Of that, at least, surely the tough-talking Sir Alan, who has described his own target market as the "truck driver and his wife" and business as "all about the punters", would begrudgingly approve.


Add your comments on this story, using the form below.

What a shame that these cafes are slowly disappearing to be replaced by coffee shops that wouldn't dream of selling bacon sandwiches!!As a Londoner born and bred they are, to me, one of the few places left that remind me of how London used to be and not a cappuccino in sight.
Julie Williams, london

If I was one of their kids or part of their family I'd gladly keep the business running!
Helen, York

Clearly the Marcangelos are tradesmen, interesting in doing a good job rather than businessmen interesting in maximising profit. I know who I'd rather buy a fry-up from.
Mark, Guildford

Years ago, all cafes were like this one. Whenever I come across similar, I breath a sigh of relief. A good mug of tea and artery clogging fry ups with REAL chips. I am sick of these 'trendy' easting establishments. The only choice you get now are the MacDonalds type places or some sandwich bar. We had a great transport type cafe here once but now it's an estate agents. These cafes should stay for as long as possible.
Janet Hooper, Isle of Wight

I can imagine that it could be annoying for regulars when somewhere that does steady trade for 50 years suddenly becomes somewhat pretentiously known as "a local gem" and "hearty and authentic" by people who see it on TV.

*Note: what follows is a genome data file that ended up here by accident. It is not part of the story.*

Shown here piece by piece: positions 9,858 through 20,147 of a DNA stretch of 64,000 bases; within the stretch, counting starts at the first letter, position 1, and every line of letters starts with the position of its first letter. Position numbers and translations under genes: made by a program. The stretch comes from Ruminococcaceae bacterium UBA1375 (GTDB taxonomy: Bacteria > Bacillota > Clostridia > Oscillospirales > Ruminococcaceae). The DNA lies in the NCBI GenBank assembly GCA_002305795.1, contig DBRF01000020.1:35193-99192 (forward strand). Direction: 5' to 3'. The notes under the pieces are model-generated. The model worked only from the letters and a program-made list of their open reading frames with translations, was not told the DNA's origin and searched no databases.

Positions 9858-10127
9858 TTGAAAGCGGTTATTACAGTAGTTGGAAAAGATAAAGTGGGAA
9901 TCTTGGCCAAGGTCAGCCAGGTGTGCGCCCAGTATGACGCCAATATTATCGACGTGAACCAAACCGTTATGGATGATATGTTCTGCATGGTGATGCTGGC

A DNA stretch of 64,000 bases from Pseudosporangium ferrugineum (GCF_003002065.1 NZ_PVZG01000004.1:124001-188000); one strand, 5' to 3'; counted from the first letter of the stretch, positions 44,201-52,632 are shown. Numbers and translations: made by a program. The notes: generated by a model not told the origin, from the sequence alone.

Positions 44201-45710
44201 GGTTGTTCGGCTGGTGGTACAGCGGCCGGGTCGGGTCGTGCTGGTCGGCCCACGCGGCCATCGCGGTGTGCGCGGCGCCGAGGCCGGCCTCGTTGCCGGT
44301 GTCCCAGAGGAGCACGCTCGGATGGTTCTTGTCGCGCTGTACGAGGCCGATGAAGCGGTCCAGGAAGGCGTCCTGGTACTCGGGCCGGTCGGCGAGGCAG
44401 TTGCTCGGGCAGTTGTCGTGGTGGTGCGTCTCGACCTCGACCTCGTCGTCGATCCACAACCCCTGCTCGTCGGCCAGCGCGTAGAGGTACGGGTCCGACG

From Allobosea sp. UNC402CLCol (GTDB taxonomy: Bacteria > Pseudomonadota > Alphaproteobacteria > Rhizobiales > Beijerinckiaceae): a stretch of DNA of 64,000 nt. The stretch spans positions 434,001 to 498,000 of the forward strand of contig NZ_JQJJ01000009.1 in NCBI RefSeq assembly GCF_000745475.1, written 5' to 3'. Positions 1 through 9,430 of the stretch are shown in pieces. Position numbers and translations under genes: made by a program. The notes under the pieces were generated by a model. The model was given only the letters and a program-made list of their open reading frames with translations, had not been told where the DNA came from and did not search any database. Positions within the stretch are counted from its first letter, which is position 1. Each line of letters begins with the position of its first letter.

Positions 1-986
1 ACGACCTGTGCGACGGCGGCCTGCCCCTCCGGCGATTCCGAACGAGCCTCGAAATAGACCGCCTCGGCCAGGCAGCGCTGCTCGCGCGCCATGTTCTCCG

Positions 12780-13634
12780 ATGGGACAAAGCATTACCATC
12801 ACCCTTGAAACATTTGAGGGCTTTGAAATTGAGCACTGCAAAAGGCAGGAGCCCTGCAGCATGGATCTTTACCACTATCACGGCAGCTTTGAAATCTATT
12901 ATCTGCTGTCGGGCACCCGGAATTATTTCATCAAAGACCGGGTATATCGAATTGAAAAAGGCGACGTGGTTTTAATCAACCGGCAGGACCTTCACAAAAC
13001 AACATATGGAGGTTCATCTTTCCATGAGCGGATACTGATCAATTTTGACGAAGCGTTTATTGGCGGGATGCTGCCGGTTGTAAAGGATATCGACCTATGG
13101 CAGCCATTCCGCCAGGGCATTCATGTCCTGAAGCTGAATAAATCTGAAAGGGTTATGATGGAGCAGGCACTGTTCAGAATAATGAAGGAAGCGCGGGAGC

Karl Chads, London

Thanks for posting this, interesting profile. Why change a working formula, I'm sure the place will be snapped up as people try to retain the traditional "greasy".
Mick Farrell, Wallisellen, Switzerland

This place sounds great. A good honest business, selling people what they want. Much better than the hype and fluff of the TV show. Hmm, now I want a bacon butty.
PM, London, UK

I love this place. I have been eating here for over 20 years and my favourite is the Gerry special (a pie and a packet of socks). He knows! Super place guys and I'm only young - keep it open for ever
Lee Richardson, Broxbourne

Name
Your e-mail address
Town/city and country
Your comment

The BBC may edit your comments and not all emails will be published. Your comments may be published on any BBC media worldwide.




Print Sponsor


RELATED BBC LINKS

FEATURES, VIEWS, ANALYSIS
Has China's housing bubble burst?
How the world's oldest clove tree defied an empire
Why Royal Ballet principal Sergei Polunin quit

BBC iD

Sign in

BBC navigation

Copyright © 2017 BBC. The BBC is not responsible for the content of external sites. Read more.

This page is best viewed in an up-to-date web browser with style sheets (CSS) enabled. While you will be able to view the content of this page in your current browser, you will not be able to get the full visual experience. Please consider upgrading your browser software or enabling style sheets (CSS) if you are able to do so.

Americas Africa Europe Middle East South Asia Asia Pacific